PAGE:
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NVSD looking to sell or lease four school properties
Moving ahead with plans to offload nearly a dozen vacant school sites, the North Vancouver School District is putting four properties valued at more than $26 million on the auction block.
On July 6, the school district issued a request for proposals to buy or lease the former Monteray elementary, Ridgeway Annex, Keith Lynn and Plymouth elementary school sites in North Vancouver city and district.
With a combined 2011 BC Assessment value of $26,214,000, the schools are just four of 11 surplus properties valued at $137 million that the board is considering ridding itself of. In all, the 11 properties comprise 28.61 hectares of some of the last development-friendly land located in the heart of North Van’s residential neighbourhoods.
North Vancouver School District secretary-treasurer Irene Young told The Outlook that while the board hasn’t received any proposals on the properties just yet, they have received requests for the paperwork.
“People usually wait until the end,” Young said in a phone interview Tuesday. “The RFP is open until September 28 so we probably won’t actually see too many submissions much before that date.”
In the meantime, Young expects would-be buyers and renters will want to take the time to arrange tours of the building sites and do their own studies on the properties before making any offers.
Under the RFP rules, it’s possible all four properties could wind up being sold to the same developer, Young said. Though such a case is highly unlikely.
“They’re all such different properties,” said Young. “A medium- to large-size developer might be interested in a property like a Plymouth or a Keith Lynn because it is larger and they don’t necessarily deal with small properties like Monteray and Ridgeway Annex that might be more suitable for a much smaller developer.”
Both Plymouth and Monteray have found themselves at the auction block before. Vacated in 2010, Plymouth was given the RFP treatment soon after but garnered no interest from the development community.
A year later, Monteray was shopped around for expressions of interest in buying or leasing the property, getting two bites before the process fell by the wayside with the November 2011 election of a new school board.
But with renewed interest earlier this year, the school district decided to explore selling or leasing the 11 properties now deemed surplus to its needs.
That has caused some criticism among residents’ groups who have called the move short-sighted, saying once these publicly owned lands are gone, they’re gone forever.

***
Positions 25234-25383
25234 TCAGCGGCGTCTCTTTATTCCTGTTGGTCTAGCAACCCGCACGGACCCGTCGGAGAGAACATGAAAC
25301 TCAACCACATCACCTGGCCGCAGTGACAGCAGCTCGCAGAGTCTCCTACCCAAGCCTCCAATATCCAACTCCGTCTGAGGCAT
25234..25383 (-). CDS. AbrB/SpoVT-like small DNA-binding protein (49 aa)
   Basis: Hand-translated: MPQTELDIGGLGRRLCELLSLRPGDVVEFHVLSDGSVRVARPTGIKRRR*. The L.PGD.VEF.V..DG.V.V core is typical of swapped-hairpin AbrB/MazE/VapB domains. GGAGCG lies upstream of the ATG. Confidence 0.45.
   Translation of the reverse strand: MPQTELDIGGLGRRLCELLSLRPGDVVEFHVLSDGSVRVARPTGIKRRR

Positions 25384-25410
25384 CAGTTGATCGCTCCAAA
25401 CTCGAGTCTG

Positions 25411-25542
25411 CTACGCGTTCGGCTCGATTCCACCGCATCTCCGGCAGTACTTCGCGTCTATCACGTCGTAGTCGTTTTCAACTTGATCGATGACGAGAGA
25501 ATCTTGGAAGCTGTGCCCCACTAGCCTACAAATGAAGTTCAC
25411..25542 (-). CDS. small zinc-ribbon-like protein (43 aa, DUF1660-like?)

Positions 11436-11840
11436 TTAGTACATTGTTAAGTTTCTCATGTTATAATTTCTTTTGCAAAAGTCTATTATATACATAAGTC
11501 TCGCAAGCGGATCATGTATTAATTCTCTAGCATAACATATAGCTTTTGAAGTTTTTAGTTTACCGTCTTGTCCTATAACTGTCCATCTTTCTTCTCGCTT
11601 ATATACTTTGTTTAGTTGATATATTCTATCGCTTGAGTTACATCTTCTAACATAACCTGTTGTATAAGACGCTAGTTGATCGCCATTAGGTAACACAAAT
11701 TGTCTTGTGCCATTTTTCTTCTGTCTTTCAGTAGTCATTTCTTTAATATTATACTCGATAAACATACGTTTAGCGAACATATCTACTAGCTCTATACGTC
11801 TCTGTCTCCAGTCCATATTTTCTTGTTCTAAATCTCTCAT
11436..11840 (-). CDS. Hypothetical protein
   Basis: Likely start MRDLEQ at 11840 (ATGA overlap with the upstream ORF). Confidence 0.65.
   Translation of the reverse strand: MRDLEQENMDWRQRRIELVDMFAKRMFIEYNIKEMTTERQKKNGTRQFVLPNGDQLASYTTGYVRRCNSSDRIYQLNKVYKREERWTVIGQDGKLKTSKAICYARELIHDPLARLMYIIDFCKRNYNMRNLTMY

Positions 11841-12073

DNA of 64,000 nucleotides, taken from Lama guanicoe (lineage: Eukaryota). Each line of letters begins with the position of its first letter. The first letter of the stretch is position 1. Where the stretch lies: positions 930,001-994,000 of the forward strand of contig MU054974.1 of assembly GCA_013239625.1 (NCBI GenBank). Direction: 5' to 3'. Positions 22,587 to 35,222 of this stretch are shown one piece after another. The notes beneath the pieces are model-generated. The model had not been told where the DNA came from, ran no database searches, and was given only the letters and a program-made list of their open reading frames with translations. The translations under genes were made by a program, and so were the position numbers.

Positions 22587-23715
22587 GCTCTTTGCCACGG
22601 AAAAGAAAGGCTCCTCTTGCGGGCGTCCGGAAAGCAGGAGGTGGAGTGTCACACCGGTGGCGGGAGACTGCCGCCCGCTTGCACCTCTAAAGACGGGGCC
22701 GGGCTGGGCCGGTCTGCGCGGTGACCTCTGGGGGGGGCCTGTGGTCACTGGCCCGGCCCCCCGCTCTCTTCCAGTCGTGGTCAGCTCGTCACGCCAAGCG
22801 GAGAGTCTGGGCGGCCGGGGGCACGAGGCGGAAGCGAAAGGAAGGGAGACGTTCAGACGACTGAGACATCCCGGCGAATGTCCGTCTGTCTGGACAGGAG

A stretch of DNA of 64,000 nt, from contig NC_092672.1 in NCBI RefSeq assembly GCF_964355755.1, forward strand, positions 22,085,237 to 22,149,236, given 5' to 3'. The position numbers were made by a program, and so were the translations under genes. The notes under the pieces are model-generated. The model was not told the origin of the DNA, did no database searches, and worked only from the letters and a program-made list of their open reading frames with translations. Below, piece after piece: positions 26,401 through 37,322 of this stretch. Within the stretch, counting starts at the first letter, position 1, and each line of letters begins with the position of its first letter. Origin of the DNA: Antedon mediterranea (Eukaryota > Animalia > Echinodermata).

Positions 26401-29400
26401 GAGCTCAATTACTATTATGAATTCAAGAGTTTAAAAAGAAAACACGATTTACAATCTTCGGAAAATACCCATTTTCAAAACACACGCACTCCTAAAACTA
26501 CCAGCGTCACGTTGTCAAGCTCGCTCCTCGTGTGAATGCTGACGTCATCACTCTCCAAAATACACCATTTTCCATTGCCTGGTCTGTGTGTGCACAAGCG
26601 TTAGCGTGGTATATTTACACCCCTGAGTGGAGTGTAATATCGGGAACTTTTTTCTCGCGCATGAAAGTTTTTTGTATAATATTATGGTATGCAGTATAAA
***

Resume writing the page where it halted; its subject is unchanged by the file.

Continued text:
The outcry was quelled somewhat by a series of public open-house forums hosted by the school district to discuss the best uses for the surplus properties. Responding to those resident concerns — as well as those of their council — the District of North Vancouver government approved a resolution on May 9 to draw up a bylaw prohibiting the school board from selling, leasing or otherwise using its school lands for any non-education related purpose, wherein those other uses could result in increased traffic or parking demands near the school sites.
However, after a closed-door meeting the following evening between the school board and both North Vancouver city and district councils, that district resolution may have been scrapped or put on hold, as nothing has since come back to council on it.
The Outlook could not confirm the status of that May 9 resolution with district hall before press time Wednesday, but both school board secretary-treasurer Young and board chair Franci Stratton said they were confident that with enough communication between the school district and district hall, the resolution wouldn’t throw a wrench into the RFP process when council returns to session and the RFP process closes in September.
“Nothing’s come to us at this point,” Stratton said in a phone interview on the land-sale resolution Tuesday. “Down the road, when we open up the process in the fall, after we’ve received the RFPs after September 28, then we just need to make sure we’re communicating and we’re on-line having those conversations.”
Once all the proposals are in, the school district will make public any proposals they are considering for approval, likely in October.